New report finds 6.1% of Washingtonians live in economically distressed communities; the state average is 15%

The 2017 Distressed Communities Index produced by the Economic Innovation Group takes a deep look at economic disparities across the nation. On most measures, Washington looks pretty good, although the state – as we’ve written often – contains an urban-rural divide.

Nationally, the economic divide appears stark.

In total, 52.3 million individuals live in economically distressed zip codes— meaning the zip codes that fall into the worst-performing quintile on the DCI. That equates to one in six Americans, or 17 percent of the U.S. population. Such communities can be found in every region of the country and in rural areas, suburbs, and city centers…

In the average state, 15 percent of residents live in a distressed community, but that average obscures widespread variation across the map. Residents of distressed communities comprise less than 10 percent of the population in 20 states mostly west of the Mississippi River. Meanwhile, 17 mostly southern states have more than 20 percent of their populations living in distressed zip codes.

The data show Washington among the least distressed states, with just 6.1 percent of the population living in distressed zip codes.

The DCI is calculated using seven metrics: 

  • Percent of the population 25 years and older without a high school diploma or equivalent
  • Percent of habitable housing that is unoccupied, excluding properties that are for seasonal, recreational, or occasional use
  • Percent of the prime-age population (ages 25-64) not currently in work
  • Percent of the population whose household income falls below the poverty line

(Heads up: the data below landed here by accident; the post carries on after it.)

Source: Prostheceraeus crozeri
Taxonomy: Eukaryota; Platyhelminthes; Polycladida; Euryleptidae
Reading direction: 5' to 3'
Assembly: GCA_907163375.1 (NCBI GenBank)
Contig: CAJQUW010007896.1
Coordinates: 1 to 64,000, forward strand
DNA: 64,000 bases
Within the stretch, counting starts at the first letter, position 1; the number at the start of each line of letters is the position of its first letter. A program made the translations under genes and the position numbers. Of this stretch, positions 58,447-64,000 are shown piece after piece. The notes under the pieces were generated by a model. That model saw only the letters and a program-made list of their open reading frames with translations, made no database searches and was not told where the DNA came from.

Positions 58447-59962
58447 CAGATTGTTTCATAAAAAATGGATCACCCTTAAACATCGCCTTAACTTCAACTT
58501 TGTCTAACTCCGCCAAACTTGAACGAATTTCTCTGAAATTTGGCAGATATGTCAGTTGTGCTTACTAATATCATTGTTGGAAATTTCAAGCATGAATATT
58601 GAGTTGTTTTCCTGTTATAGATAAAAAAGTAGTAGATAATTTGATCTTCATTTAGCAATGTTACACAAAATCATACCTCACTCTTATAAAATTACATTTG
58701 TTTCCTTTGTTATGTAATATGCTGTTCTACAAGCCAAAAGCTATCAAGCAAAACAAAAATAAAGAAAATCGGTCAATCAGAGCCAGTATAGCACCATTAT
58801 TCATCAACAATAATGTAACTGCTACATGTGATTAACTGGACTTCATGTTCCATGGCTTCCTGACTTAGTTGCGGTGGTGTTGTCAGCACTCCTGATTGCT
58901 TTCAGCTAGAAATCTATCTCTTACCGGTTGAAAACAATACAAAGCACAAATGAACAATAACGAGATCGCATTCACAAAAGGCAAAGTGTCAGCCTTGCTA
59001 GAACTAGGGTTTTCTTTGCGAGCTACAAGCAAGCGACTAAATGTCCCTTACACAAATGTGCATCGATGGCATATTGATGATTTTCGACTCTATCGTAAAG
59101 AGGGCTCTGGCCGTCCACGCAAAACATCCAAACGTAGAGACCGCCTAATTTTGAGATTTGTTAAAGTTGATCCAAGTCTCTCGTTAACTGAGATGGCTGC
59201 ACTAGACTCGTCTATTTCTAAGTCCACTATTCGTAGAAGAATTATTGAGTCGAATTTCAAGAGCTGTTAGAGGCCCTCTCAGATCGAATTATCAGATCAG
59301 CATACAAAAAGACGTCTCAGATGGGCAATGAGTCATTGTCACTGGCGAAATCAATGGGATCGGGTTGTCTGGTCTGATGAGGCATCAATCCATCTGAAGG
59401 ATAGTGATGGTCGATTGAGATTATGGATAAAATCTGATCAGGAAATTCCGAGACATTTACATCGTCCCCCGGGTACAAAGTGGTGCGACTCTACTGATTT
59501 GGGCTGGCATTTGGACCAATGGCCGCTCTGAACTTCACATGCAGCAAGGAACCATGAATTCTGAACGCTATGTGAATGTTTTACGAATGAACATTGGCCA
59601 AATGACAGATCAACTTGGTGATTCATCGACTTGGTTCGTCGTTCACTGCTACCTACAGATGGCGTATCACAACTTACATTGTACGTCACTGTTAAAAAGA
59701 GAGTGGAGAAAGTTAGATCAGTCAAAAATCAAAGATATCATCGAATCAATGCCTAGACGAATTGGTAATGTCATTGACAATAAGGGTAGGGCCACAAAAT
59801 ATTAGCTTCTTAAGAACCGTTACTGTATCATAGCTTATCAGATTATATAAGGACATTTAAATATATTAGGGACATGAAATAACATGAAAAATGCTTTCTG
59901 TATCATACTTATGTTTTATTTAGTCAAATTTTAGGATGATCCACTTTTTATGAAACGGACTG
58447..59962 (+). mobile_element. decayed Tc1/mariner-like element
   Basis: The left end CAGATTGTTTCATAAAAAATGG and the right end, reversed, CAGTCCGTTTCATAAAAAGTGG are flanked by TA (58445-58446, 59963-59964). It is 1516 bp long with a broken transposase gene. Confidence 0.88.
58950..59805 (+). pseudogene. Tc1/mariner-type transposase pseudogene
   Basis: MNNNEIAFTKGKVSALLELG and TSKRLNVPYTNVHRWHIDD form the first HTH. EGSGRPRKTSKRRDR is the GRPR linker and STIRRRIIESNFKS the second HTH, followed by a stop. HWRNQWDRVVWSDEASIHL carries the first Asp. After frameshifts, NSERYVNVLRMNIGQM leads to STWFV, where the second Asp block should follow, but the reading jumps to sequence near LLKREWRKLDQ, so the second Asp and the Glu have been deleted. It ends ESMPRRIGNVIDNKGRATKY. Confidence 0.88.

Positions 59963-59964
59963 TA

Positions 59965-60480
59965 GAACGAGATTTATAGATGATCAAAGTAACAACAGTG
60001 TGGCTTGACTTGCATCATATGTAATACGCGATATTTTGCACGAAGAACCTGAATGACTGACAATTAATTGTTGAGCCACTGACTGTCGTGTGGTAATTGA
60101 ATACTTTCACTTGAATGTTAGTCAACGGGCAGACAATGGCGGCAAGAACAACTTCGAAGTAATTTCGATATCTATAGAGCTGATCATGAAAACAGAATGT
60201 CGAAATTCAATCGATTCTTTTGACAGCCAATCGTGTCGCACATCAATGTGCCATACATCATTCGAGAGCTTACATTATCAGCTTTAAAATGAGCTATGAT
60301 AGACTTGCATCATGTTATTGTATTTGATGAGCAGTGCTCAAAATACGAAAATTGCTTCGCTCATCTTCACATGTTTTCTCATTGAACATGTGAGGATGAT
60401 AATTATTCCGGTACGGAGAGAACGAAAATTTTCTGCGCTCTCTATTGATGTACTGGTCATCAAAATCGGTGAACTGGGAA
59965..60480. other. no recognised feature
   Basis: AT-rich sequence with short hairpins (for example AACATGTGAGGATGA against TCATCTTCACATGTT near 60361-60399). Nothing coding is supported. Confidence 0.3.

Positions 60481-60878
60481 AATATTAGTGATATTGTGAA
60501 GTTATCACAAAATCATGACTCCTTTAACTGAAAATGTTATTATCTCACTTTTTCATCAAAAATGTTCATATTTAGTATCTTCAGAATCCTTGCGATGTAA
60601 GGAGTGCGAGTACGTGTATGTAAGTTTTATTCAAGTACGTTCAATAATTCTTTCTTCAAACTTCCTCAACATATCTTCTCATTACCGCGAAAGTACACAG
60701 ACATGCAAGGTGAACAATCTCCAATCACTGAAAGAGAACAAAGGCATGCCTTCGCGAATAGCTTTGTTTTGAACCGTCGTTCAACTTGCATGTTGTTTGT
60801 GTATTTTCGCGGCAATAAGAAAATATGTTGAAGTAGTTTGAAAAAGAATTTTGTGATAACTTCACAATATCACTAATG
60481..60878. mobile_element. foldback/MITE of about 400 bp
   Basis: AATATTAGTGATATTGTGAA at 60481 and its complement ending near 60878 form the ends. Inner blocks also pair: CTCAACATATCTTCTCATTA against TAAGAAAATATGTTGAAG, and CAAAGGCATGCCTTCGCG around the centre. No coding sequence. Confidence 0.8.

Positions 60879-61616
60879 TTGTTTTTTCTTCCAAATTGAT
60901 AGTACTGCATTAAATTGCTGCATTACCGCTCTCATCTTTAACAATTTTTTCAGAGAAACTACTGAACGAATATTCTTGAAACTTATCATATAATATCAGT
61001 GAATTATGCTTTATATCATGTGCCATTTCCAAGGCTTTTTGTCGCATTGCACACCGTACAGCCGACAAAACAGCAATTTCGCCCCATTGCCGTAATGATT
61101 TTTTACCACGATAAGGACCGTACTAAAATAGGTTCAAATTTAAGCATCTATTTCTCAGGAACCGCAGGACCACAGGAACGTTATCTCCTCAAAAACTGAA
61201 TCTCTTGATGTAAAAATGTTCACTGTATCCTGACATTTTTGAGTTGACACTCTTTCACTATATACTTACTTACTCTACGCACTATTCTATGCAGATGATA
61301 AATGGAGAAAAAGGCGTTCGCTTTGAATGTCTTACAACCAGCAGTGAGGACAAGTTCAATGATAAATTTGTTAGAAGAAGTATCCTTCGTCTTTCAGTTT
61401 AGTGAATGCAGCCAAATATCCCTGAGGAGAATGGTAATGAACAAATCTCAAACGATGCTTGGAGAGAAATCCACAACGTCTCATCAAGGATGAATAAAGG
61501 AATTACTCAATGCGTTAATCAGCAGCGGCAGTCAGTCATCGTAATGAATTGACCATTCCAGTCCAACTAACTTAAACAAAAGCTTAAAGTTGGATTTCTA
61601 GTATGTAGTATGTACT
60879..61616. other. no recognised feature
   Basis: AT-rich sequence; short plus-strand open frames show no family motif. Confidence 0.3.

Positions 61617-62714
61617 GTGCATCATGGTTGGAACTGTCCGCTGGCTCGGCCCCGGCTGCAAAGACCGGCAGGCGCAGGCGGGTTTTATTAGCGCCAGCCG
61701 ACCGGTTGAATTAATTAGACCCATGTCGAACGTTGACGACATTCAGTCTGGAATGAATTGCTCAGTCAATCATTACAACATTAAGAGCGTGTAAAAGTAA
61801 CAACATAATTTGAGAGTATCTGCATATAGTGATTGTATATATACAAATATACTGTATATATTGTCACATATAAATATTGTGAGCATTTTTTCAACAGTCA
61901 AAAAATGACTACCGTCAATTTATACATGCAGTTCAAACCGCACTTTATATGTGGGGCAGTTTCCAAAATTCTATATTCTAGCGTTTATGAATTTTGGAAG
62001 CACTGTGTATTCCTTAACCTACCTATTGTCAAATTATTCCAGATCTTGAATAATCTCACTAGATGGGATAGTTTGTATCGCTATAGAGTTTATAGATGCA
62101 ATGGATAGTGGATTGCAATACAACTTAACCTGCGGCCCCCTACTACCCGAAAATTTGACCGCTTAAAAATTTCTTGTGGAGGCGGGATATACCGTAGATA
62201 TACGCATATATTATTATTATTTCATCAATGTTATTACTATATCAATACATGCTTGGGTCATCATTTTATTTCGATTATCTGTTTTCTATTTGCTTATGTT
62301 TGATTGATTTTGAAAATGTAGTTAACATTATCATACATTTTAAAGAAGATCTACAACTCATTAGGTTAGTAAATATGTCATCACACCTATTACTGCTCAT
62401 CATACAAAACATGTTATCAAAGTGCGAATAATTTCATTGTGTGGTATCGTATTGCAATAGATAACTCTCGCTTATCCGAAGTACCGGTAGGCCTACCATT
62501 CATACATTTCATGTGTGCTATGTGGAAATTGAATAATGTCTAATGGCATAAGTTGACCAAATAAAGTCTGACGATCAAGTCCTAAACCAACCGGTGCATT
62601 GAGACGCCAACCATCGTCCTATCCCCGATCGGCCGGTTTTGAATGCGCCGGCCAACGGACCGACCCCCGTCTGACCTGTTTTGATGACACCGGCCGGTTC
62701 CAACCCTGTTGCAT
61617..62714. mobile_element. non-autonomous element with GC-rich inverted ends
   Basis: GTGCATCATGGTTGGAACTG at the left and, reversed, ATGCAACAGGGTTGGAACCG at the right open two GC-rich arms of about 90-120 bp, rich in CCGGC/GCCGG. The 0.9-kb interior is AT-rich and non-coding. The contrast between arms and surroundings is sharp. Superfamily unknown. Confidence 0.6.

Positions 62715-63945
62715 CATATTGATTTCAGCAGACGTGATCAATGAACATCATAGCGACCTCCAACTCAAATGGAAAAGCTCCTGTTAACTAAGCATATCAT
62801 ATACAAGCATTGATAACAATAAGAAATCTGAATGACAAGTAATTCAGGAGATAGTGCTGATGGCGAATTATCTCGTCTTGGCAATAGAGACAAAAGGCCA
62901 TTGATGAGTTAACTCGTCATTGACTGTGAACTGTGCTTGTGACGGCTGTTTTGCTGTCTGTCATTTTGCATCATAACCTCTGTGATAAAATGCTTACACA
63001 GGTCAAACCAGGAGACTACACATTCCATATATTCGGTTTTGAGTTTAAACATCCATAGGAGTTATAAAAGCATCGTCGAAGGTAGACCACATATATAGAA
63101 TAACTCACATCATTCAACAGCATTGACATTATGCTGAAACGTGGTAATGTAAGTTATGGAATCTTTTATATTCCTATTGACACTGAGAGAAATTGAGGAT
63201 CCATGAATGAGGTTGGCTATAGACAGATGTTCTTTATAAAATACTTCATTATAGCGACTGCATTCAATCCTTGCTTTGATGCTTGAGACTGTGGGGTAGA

• A geography’s median income expressed as a percentage of its state’s median income
  • Percent change in the number of jobs from 2011 to 20151

The index calculates “distress scores” at the zip code, city, county, and Congressional district level. Overall, the authors report,

America’s elite zip codes are home to a spectacular degree of growth and prosperity—hubs of innovation and progress seemingly immune to the concerns over automation, globalization, or lack of upward mobility that pervade national headlines. However, outside of those top communities, economic well- being is often tenuous at best. And, at worst, millions of Americans are stuck in places where what little economic stability exists is quickly eroding beneath their feet.

Unsurprisingly, as the map below shows, Seattle remains in elite company:

In the Seattle Times, Jon Talton reports on the DCI.

Indeed, Seattle comes out even better among actual peers. After San Francisco, it is No. 2 among real cities on the top 10 most prosperous list, which also includes Austin and San Jose. Otherwise, the leaders are high-end suburbs, such as Gilbert, Ariz., and Plano, Texas.

Only 2.2 percent of Seattle’s population lives in distressed ZIP codes. Nearly 53 percent live in prosperous ones. On inequality, Seattle ranks 45 out of 100 cities.

There’s a wealth of data in the report, including some useful interactive features. After pointing out that it “is fair to wonder whether a recovery that excludes tens of millions of Americans and thousands of communities deserves to be called a recovery at all,” the report concludes optimistically.

Fortunately, hard work, ingenuity, and entrepreneurial energy can be found in every community across the country. Policymakers should focus on empowering those forces in order to rekindle the grassroots economic growth that made this country the world’s leading economy in the first place.

Makes sense to us.